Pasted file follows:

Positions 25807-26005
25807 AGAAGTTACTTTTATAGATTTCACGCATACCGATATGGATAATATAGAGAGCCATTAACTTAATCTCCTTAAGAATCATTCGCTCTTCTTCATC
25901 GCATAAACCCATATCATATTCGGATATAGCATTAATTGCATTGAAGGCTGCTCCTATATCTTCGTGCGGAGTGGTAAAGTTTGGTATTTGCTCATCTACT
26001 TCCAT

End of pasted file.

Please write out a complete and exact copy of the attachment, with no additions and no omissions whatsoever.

Positions 25807-26005
25807 AGAAGTTACTTTTATAGATTTCACGCATACCGATATGGATAATATAGAGAGCCATTAACTTAATCTCCTTAAGAATCATTCGCTCTTCTTCATC
25901 GCATAAACCCATATCATATTCGGATATAGCATTAATTGCATTGAAGGCTGCTCCTATATCTTCGTGCGGAGTGGTAAAGTTTGGTATTTGCTCATCTACT
26001 TCCAT